Early on the morning of November 19th I descended the steps and found the light in the den was on already.  I was usually the first one up.  Then I remembered that my youngest brother had early basketball practice at 6a.m. So he was up and out by 5:30.  I found mom bedside and crying.  My step father's breathing was very slow with long pauses between breathes.  He was very still though his eyes did open to look at my mom.  They had been praying together.  My mom and I wrapped up together our arms around each other, our hands around his.  I kissed him and told him I loved him and said goodbye.  My mother whispered to me to please go get Kelly.

It took forever to cover the 6 miles to Fort Calhoun.  I walked to the gym and stood quietly in the doorway.  Kelly looked up and saw me and walked directly to the locker room.  We held hands as we ran back to the car.  Kelly cried quietly.  He had gone to the den to hug mom and say good bye to his dad before practice, but he didn't know it was the real good bye.  

Kelly ran to the den as soon as I got the car parked.  I left him and my mother alone.  Stephen and Guy had been called and they would be home soon.  But Dad was already gone.

It was about this time my cramps started.  By late morning the cramps were pretty painful and I was scared.  There was so much going on in the house and so much to do that I felt very overwhelmed.  The big sister in me needed to take charge, but physically I wasn't able.  I gathered my brothers and with the help of my mom and husband explained that I was pregnant but cramping and needed to stay quiet as much as I could.  

The next morning arrived and I was worse.  The house felt heavy with loss and awkwardness as we tried to plan and forecast for the next few days.  What would dad want?  What had he already specified?  What time was the mortuary appointment?  Things no one considers normal conversation.  While dressing for the mortuary appointment I started to bleed.  I found my mom crying in her bedroom and added to her woes.  She was able to pull herself together enough to give me advice, make the call to the Dr. and send Thomas and I on our way.  

A pregnancy test at the Dr. office confirmed that I was pregnant.  Nothing else looked good.  I was cramping, spotting heavily and my blood pressure was way too high for me.  They loaded me with all the preventative meds they could and sent me home to keep my feet up.  I missed all the planning and preparing work being done for the funeral.

We returned to a house full of step brothers and sisters in law and distant relatives.  Weird casseroles on the table.  Mary Beth entertaining them all, but heartbreakingly searching for Grampy.  I went straight to bed.  Within an hour the cramps worsened, then grew unbearable.  The bleeding started in earnest and I found myself on the bathroom floor praying for it to stop.  I could hear the commotion on the floor below.  My heartbroken mother playing hostess.  I should have been doing this work for her.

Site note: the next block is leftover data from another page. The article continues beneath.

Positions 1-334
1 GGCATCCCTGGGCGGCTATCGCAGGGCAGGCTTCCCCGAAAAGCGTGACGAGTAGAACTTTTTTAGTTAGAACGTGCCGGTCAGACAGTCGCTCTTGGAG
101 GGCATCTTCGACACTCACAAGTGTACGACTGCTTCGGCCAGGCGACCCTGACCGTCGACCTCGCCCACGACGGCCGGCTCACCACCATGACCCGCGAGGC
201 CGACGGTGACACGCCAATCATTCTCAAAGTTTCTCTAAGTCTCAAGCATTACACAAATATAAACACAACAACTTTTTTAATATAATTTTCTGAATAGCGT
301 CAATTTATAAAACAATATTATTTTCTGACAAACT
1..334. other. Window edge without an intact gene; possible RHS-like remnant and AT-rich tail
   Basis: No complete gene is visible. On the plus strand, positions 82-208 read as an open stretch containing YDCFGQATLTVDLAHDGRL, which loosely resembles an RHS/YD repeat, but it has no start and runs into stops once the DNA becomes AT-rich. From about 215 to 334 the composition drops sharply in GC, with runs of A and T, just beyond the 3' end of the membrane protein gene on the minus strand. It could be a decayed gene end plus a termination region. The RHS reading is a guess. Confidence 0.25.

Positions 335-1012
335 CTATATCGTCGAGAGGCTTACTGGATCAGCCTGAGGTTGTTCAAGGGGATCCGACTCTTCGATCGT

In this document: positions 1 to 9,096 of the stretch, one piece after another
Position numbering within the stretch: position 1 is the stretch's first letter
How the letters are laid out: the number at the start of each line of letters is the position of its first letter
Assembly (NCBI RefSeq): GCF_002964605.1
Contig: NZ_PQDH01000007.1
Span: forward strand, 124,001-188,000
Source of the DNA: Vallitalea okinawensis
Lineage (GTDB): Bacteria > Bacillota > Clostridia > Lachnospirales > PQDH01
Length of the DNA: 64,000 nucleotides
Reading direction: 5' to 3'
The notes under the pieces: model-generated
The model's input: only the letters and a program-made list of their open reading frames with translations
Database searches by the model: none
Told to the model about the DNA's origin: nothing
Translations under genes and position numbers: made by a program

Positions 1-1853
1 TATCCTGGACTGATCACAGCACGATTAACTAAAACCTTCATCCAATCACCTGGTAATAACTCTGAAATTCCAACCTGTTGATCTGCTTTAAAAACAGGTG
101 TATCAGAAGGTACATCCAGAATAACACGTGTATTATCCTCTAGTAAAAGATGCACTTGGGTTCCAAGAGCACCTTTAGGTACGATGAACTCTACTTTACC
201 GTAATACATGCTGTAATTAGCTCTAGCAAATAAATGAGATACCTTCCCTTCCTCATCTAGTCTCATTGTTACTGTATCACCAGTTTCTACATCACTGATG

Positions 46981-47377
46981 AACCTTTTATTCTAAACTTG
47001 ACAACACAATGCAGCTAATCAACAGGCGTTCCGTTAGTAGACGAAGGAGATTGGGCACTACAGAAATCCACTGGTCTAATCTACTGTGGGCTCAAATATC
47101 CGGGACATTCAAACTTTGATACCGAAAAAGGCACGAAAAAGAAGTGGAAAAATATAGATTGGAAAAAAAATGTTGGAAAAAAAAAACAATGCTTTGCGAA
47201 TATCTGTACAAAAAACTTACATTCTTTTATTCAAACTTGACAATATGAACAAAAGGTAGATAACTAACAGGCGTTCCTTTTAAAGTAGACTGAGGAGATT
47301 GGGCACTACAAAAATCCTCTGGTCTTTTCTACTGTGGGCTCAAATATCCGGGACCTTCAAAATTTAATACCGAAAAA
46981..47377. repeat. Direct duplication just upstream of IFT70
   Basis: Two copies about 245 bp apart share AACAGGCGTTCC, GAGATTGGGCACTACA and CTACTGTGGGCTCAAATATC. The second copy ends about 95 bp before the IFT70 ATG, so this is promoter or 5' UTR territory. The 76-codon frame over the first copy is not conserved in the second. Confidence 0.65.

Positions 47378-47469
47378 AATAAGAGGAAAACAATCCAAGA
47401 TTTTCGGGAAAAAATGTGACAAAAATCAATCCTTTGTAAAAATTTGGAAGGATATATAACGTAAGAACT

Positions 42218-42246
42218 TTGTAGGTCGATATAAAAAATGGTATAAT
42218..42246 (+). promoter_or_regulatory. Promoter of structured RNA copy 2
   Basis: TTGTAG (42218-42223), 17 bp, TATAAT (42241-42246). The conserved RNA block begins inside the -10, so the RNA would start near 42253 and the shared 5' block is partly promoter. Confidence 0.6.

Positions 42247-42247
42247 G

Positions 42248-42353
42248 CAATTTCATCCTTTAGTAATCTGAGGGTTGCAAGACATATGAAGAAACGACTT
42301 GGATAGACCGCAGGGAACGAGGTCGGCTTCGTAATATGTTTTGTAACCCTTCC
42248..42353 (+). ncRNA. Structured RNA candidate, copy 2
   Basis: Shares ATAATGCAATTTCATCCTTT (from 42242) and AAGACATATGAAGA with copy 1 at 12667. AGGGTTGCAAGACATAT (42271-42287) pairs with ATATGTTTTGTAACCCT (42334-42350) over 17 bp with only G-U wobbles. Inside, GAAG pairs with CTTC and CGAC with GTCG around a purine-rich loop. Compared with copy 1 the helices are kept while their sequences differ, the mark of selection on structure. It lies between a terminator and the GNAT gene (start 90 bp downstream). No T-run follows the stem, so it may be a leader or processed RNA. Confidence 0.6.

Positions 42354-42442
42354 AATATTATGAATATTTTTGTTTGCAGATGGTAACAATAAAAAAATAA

There is no way to write about the next steps of the process that isn't somewhat disturbing and intimately personal.  However, I feel compelled to share it, because it MUST be a common moment to women who have suffered similar events.  So here I go.

I remember a horrendous cramp and it felt for all the world like labor.  I was alone and so scared and I remember being so very cold.  I climbed on to the toilet because I could feel fluid, blood I was sure, and the toilet seemed the natural place.  There was an intense pain that doubled me over and enormous pressure pulsed through my mid section.  And then it was gone.  I fell to the floor I know that.  I also know that I did 2 things in rapid succession.  The first was to look back at the toilet to see a small mass there.  Nothing more than a golf ball sized round of tissue.  Nothing to indicate life or humanity, though I know that is exactly what it was.  The second thing is still a mystery to me, one that humbles me and fills me with shame and regret.  With what must have been shock and probably reflex, I reached up and flushed the toilet.  

By then Thomas had heard my collapse and run upstairs to find me.  I told him and we cried together.  Then I panicked.  I remember saying over and over, 'I flushed the baby.'  Thomas did his best to quiet me.  The Dr. was called.  Meds given. Again, with my mother's help,  I was put to bed and to sleep.  

The next days were trials of emotional and physical strength.  The rosary, funeral, luncheon.  The endless cards, flowers, family, friends parading in and out of the house, church, mortuary to share their love and prayers.  And only a few knew what I was carrying in my heart.  The man that would have been there to counsel and guide me through this natural, but heartbreaking event, was gone.

These days deserve to be called the worst.  These days are a fogged mess as I try to look back at them and writing about it, while difficult, really is therapeutic. 

But you don't have to bury a family member and have a miscarriage to make a miscarriage horrible. 
It is horrible all on its own.  There are things that people say:  something must not have been right, it wasn't meant to be, you can try again, you are lucky you were only a few weeks along.  

When you have gone through this, all these things are stupid.  They make you angry.